Student’s Engine Swap Project Includes a “New” Car, Mentor and Valuable Experience

Mount Madonna School (MMS) graduating senior John Dias grew up around and working on cars. His family owns and operates a Watsonville auto junkyard, and when Dias was 16, he began working towards rebuilding an engine in an older Datsun 510.

Fast forward to senior year, and Dias had the opportunity for an independent study project in lieu of taking another elective class. His request to the school administration? He wanted to bring up a car engine, rebuild it from top to bottom and converting it to a turbo-charged engine along the way, under the guidance of MMS’ master mechanic Jim Saunders.

The administration and Saunders both said “yes.”

“When John approached me about his project I was immediately supportive,” said MMS Director of Upper School Shannon Kelly. “I believe that as educators, part of our responsibility is to support student initiative and passion. John had a very clear vision and plan for what he wanted to achieve, and I was happy that we could help him with it.”

“I was happy to help support his interest,” commented Saunders. “At San Jose State next fall he’ll be engaged in engineering studies, and this project was a good lead into that. I’m glad I was able to work with him on this. John shows a lot of enthusiasm and is a very bright young man.”

For the past couple of months, Dias began each school day up at the school’s bus and mechanic’s shop. Under Saunders’ guidance, Dias brought up an engine from a 2003 Mazdaspeed Protege that the pair went through completely, converting it into a turbo-charged engine along the way. As part of the process, Dias, who initially budgeted $1,500 for the whole project and ended up spending $2,500 by completion, did a lot of research, including contacting the state Smog Referee Program on how to do the conversion so that it was compliant with all Environmental Protection Agency requirements.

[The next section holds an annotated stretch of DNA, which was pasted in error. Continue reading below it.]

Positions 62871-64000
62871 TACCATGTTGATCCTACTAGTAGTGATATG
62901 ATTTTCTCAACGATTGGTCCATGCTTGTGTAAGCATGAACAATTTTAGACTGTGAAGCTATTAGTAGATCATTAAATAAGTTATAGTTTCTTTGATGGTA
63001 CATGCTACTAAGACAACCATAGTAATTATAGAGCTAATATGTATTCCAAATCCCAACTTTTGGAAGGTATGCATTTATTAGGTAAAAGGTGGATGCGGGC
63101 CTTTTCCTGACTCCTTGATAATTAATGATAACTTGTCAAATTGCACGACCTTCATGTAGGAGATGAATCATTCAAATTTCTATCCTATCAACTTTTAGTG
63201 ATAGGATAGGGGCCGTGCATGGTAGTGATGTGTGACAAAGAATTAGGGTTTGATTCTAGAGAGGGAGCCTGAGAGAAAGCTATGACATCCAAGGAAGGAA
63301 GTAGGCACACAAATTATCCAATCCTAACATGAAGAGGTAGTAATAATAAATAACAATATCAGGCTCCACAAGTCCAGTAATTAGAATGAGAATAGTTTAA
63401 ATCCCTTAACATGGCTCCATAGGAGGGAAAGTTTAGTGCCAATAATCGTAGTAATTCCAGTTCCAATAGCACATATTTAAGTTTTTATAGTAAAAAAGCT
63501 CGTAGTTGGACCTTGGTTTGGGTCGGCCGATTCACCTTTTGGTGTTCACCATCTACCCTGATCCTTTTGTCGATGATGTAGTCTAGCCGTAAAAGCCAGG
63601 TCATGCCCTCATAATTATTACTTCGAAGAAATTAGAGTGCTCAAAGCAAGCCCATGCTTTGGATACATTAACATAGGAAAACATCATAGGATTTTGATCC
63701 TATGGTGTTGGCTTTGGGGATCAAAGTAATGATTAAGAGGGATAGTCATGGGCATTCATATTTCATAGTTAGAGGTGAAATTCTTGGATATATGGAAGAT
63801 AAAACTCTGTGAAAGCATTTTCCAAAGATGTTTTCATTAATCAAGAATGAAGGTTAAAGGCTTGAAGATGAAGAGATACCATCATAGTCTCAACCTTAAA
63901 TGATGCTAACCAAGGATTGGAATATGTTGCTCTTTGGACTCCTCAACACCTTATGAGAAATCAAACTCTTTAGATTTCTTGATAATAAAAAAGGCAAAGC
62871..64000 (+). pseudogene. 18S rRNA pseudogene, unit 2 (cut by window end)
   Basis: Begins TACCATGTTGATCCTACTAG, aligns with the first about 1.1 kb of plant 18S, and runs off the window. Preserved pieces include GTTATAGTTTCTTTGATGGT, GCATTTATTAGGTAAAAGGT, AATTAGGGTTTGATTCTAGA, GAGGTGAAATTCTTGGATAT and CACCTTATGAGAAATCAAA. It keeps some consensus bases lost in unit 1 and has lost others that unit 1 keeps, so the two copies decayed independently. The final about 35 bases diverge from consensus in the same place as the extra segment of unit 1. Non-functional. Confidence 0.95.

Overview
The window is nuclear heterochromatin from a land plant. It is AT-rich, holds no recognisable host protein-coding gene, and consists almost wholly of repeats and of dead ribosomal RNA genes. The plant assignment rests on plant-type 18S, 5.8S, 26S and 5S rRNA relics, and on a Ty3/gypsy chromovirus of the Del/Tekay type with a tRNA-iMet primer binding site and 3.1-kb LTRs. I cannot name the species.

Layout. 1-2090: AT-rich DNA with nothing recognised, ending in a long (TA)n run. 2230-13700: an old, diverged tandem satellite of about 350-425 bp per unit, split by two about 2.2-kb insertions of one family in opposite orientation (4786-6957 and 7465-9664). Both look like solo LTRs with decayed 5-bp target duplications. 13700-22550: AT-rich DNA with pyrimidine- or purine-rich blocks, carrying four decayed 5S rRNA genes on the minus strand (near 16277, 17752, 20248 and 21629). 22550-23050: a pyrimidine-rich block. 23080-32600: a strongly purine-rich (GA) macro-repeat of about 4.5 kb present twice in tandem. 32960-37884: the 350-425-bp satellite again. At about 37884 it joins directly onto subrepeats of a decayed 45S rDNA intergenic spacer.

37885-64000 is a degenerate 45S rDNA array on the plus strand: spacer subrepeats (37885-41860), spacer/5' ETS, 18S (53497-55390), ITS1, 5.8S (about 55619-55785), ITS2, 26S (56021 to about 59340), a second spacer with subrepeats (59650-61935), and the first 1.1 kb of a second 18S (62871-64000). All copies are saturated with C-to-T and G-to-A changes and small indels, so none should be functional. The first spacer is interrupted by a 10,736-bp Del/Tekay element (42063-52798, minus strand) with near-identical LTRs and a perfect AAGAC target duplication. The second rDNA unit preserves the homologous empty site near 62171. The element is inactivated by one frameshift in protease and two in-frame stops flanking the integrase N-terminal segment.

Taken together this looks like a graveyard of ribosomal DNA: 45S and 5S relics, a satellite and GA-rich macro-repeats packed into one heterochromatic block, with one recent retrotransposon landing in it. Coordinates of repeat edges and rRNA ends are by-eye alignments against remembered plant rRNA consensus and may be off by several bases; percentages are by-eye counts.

“During my senior year I wanted to dedicate my energy to a project that was really special to me,” explained Dias. “I had a few ideas I thought were really doable, and this one worked out. It’s been a really awesome learning experience!

“A year ago a car was brought to our junkyard by the owner who didn’t have enough money to fix the car at the time,” explained Dias. “One of the car’s main components had failed because of a lack of proper maintenance, but the rest of the car was in amazing condition. This car was special because it is one of only 2000 made in the world, and is a rare sport model manufactured by Mazda and modified by an after-market performance coachbuilder called Racing Beat. This car features a beefed-up engine and sport suspension, braking and body style.

“We rebuilt it so it would last forever,” continued Dias enthusiastically. “I have really enjoyed the opportunity to get to know Jim. I liked working alongside him and hearing stories about when he built racecar engines. I am grateful that he was willing to mentor me on this project and have really come to value our relationship.”

Just last week, Dias installed the “new” engine into a 2002 Mazda Protege5 that he had purchased for $500 for the project. In fall 2019, Dias is planning to bring the car to MMS for an assembly, where he’ll share details about his project with students.

“I look forward to driving this car every day,” he said. “It is fast, unique, safe, newish, reliable and valuable, and means a whole lot, because I fully understand what it took to make this possible.”

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Contact: Leigh Ann Clifton, director of marketing & communications, [email protected]

Nestled among the redwoods on 355 acres, Mount Madonna School (MMS) is a community of learners dedicated to creative, intellectual, and ethical growth. MMS supports its students in becoming caring, self-aware, discerning and articulate individuals; and believe a fulfilling life includes personal accomplishments, meaningful relationships and service to society. The CAIS and WASC accredited program emphasizes academic excellence, creative self-expression and positive character development. Located on Summit Road between Gilroy and Watsonville. Founded in 1979.